You’d be better off being apolitical and using mitchdenny.com as a domain name. Know your customer and all that jazz.

  3. Mitch Denny Post author

    Hi Jonathan,

    Originally I hadn’t intended to create a blog with the domain name. Rather it was the result of a rather infuriating discussion with a customer once about the merits of developing an application with a .NET front-end and a J2EE backend because “.NET wasn’t mature enough”. This was in about 2003-2004.

    Anyway – when I delved deeper I learnt that they had gotten this recommendation out of a Gartner report. I pointed out that by choosing two different technologies arbitrarily like that would increase the number of skills required to complete the project, introduce complexity around interoperability and probably cost them more in licensing.

    The customer was insistent that the Gartner report was providing good advice. I retorted that I doubt the Gartner analyst that wrote the report had ever written a line of code in their life. That evening I registered the domain name.

    Perhaps that is part of the reason I’m considering retiring the blog, it was somewhat petulant of me🙂

  4. Wile Coyote

    Mitch, I have known you a long time and I have always respected you and your work ethic. Notgartner is something I just accepted about you, and while my viewpoint is less professional than those above, it is this.

    You need to have an extremely good reason to reinvent yourself. It needs to be deeper than a “Marketing Issue”.

    I am somewhat older than you are, and this year I decided to go back to uni… You know I went from 130kg to 90kg by changing my lifestyle totally. My reason was that if I continued on that path I was going to kill myself.

    Its interesting that a “Marketing” situation has led you down a path of questioning your position. You will eventually arrive at the question “Is life trying to send me a message?” Really intelligent people do this sort of thing A LOT! You can analyse the hell out of it, but going with your gut is what I recommend.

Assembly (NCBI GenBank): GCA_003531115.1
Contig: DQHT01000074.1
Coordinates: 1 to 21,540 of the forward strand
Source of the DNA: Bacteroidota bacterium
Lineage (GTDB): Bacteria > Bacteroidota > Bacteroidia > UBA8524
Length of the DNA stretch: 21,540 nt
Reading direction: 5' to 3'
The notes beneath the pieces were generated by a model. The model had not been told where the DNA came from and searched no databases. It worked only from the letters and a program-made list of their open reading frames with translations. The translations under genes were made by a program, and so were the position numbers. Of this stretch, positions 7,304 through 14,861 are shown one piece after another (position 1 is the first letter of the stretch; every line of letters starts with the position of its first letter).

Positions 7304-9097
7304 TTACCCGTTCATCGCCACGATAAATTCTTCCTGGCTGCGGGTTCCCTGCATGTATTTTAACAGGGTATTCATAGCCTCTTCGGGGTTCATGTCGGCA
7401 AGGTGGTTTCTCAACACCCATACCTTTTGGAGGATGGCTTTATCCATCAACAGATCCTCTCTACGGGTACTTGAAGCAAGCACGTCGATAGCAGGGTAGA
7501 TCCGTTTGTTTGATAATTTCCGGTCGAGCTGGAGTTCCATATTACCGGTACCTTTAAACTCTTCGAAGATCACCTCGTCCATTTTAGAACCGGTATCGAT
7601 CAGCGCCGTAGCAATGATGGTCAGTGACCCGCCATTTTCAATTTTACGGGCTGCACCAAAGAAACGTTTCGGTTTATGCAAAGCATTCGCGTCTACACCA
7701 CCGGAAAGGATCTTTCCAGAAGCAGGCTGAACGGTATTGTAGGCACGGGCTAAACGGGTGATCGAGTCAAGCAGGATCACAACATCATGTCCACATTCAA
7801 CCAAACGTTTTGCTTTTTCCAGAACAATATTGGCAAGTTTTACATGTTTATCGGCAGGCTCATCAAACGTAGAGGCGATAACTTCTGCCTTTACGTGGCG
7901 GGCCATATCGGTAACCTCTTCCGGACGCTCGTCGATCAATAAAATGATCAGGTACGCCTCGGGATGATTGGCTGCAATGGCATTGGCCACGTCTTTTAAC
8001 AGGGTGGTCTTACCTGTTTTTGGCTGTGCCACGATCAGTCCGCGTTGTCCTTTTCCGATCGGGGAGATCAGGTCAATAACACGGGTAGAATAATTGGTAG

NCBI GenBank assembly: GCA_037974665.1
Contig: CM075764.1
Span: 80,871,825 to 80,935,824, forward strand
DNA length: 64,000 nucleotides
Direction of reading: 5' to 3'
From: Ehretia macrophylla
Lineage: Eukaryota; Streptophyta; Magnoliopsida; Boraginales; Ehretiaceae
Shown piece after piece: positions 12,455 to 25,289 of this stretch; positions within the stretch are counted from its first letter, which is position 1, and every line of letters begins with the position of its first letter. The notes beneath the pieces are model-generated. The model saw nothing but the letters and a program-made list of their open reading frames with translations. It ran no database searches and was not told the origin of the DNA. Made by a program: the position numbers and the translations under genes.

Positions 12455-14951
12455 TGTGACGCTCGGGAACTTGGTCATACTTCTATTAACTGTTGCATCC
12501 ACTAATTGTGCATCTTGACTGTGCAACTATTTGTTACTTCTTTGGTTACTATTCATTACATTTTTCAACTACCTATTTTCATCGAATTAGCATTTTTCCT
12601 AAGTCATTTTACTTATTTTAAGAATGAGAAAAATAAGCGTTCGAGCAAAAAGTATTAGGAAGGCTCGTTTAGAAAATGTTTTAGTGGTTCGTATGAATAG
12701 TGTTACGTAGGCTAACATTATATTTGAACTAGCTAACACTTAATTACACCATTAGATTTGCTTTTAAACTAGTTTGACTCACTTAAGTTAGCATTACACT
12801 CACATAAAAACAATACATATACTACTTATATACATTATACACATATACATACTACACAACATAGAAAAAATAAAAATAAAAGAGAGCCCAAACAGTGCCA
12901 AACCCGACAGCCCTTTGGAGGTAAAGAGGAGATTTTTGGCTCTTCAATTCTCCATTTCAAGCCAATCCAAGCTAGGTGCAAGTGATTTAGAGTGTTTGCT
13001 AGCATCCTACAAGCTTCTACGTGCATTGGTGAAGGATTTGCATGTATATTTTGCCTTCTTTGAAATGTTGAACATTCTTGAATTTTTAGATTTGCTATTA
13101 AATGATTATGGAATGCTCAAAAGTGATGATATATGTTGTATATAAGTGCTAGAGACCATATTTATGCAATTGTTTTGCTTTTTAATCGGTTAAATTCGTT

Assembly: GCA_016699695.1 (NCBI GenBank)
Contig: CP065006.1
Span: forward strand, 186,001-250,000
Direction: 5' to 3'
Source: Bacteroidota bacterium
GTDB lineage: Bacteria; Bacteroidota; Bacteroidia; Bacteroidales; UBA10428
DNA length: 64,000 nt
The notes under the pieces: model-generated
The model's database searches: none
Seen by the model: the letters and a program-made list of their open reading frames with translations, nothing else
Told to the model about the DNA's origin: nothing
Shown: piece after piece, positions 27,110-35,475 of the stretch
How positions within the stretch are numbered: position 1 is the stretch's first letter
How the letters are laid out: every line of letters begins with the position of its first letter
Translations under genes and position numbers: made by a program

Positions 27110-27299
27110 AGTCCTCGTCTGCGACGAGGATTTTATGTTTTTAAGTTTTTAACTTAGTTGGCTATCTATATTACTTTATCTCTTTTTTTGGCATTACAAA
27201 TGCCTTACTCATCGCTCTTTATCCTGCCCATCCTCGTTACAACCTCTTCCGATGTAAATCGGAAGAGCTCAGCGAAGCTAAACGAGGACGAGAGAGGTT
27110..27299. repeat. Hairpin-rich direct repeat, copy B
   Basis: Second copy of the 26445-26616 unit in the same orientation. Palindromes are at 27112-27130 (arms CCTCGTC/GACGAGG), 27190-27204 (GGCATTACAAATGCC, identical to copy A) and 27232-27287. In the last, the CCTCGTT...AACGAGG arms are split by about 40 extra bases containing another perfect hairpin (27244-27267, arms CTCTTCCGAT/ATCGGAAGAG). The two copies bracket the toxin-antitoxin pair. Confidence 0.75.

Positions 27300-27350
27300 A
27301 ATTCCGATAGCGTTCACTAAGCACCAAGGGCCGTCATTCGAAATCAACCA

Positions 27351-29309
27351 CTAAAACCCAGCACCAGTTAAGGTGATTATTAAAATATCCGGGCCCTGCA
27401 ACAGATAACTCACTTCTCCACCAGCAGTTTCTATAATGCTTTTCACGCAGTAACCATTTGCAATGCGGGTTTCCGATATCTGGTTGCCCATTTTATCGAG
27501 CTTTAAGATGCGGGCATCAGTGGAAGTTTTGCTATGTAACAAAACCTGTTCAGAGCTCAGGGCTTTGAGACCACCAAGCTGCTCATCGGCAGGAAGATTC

I will miss Notgartner but it will not change my respect for you. I you wanna catch up for a coffee and a chat, that would be good too.

  5. william tulloch (@wtulloch)

    Tough call. I personally always liked the name and what it implied. But it is true that choices made in the heat of the moment don’t always have a great shelf life. That being said a name is just a name it’s what we do with it that really counts and in the end that is how it is associated.
    I think the issue here is not one of personal branding ( though that has to be taken into account) but of your own sense of identity; does “NotGartner” ecapsulate who you are. The indicators are that this is no longer the case and if that is so change is the way to go.

  6. Graeme Strange (@GiStrange)

    Mitch Denny is a stronger brand anyway Mitch. You are not NotGartner in the sense that you don’t disagree with everything they say and being anti Gartner isn’t what you are about. Make the change – I’ll still follow you🙂